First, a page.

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|Title:||Strategic environmental assessment in Hong Kong|
Strategic environmental assessment
|Citation:||Ng, K.L., Obbard, J.P. (2005-05). Strategic environmental assessment in Hong Kong. Environment International 31 (4) : 483-492. ScholarBank@NUS Repository. https://doi.org/10.1016/j.envint.2004.09.023|
|Abstract:||This review examines the development and application of strategic environmental assessment (SEA) process in the planning framework of Hong Kong. Two strategic planning case studies are evaluated within the context of SEA, namely the Territorial Development Strategy Review (TDS Review) and the Third Comprehensive Transport Study (CTS-3). Rapid population growth and urbanisation in Hong Kong, coupled with a historic lack of planning controls and inherent conflicts between government departments have been major obstacles to achieving sustainable development in the territory. Despite these challenges, Hong Kong was one of the first Asian countries to apply SEA to major development plans, where the implementation of the 'SUSDEV 21' study on sustainable development has demonstrated the government's commitment towards integrated environmental protection. The application of SEA has provided decision-makers with key information on potential environment impacts arising from proposed developments, resulting in greater accountability and transparency in the decision-making process. SEA in Hong Kong has also prompted an increased level of environmental awareness and co-operation between government departments and agencies responsible for the management of Hong Kong's natural and urban environments. However, the application of SEA in Hong Kong continues to have notable limitations. SEA needs to evolve beyond its current sectoral application to examine ways in which development decisions can not only pre-empt and prevent environmental damage, but also positively enhance and restore existing natural resources. Current land use plans and transportation strategies still largely determine the pattern of development in the near future without adequate longer-term environmental cost-benefit analysis. Sustainable development includes environmental, social and economic considerations, and these inter-related elements need be suitably balanced. SEA is not a means to obstruct development in Hong Kong, but should be recognised for its inherent socio-economic and ecological value, and fully integrated with the decision-making process. Whilst it is admirable that Hong Kong has taken positive steps in this direction, it is now an opportune moment for the government to have the foresight and tenacity to create a sustainable development framework for Hong Kong into the future. © 2004 Elsevier Ltd. All rights reserved.|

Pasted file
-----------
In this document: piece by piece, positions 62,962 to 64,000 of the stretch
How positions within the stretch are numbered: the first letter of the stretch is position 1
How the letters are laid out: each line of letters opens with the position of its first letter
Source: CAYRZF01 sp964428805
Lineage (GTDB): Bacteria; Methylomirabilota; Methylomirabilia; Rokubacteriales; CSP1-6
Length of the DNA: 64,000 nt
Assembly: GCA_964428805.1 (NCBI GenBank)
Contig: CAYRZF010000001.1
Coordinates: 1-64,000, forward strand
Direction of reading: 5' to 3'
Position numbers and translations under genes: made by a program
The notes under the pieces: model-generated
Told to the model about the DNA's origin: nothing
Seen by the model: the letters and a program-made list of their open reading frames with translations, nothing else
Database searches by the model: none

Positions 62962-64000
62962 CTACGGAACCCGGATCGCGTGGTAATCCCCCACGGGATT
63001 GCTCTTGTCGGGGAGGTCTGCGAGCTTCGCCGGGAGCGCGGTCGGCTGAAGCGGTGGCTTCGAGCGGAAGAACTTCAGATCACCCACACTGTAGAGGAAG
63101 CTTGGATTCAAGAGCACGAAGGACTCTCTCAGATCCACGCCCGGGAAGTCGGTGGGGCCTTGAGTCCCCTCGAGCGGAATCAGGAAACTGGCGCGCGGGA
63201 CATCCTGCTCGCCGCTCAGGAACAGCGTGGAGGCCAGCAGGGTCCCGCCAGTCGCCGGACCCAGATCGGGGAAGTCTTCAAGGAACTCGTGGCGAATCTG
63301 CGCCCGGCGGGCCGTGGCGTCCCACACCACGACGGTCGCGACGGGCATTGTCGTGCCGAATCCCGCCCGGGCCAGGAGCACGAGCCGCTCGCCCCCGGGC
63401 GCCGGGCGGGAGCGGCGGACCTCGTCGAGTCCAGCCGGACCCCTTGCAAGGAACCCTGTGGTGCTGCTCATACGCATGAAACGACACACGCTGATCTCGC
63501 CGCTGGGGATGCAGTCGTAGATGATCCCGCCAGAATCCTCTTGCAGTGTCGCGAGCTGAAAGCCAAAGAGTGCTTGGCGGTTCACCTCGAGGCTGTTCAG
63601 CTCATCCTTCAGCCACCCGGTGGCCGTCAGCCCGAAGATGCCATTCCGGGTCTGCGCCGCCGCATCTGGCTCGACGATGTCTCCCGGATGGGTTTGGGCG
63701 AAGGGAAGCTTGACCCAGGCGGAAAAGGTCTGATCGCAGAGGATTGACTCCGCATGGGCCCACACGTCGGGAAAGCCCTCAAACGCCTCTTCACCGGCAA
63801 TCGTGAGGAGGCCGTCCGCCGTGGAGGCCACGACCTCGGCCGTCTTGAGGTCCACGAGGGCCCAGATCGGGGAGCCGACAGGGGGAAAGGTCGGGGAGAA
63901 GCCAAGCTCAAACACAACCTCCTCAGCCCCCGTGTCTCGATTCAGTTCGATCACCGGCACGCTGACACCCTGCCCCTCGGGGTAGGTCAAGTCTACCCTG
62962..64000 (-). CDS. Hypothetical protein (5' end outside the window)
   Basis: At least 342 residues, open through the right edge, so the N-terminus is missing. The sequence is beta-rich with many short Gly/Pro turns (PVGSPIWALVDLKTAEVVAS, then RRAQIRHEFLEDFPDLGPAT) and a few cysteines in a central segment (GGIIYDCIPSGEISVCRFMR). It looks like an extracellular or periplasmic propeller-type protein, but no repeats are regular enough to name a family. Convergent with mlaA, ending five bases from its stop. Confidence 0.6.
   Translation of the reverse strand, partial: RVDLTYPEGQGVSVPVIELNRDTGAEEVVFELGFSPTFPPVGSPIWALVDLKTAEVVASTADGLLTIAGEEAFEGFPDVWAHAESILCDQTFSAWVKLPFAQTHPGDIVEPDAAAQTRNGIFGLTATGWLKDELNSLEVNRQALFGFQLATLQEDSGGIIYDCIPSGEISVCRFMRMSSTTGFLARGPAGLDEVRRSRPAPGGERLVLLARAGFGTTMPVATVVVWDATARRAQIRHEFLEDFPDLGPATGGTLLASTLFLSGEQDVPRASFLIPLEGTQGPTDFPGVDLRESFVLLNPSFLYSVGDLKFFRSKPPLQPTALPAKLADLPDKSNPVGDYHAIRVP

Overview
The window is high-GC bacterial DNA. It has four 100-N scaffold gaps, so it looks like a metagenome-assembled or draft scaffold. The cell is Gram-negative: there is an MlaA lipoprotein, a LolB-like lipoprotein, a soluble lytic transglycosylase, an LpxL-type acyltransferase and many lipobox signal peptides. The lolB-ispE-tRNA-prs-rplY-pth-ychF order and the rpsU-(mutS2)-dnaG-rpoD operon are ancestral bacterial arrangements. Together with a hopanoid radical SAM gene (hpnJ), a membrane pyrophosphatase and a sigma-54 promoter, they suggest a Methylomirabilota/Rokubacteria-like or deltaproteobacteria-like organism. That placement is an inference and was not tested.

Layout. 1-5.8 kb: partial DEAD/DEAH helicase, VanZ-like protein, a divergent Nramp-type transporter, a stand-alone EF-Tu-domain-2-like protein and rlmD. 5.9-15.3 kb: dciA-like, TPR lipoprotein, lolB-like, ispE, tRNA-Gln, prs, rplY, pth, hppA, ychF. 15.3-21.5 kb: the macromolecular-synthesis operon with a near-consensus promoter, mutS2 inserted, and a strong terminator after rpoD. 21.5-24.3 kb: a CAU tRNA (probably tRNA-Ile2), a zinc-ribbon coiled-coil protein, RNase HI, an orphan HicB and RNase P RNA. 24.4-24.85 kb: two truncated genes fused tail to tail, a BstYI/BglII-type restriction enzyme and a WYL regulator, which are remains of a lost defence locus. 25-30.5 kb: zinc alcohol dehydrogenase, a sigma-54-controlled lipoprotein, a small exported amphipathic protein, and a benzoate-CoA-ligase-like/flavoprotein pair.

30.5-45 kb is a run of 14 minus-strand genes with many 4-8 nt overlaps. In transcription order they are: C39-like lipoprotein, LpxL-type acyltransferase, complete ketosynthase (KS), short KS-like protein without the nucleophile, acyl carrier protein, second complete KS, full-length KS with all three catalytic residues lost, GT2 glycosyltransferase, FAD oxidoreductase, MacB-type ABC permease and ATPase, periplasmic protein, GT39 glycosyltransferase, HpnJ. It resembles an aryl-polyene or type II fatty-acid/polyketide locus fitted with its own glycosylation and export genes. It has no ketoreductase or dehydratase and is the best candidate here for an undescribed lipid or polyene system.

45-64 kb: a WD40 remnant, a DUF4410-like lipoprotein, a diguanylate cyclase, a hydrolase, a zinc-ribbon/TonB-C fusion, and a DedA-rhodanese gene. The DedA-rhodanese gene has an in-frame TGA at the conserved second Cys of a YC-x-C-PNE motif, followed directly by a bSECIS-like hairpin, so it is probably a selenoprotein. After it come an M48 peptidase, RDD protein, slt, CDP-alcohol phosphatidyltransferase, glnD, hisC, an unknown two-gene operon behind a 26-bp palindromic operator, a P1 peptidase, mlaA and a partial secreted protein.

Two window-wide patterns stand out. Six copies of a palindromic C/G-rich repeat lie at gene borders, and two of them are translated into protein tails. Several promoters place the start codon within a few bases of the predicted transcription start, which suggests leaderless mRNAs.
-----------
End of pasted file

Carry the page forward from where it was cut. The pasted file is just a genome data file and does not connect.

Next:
|Source Title:||Environment International|
|Appears in Collections:||Staff Publications|
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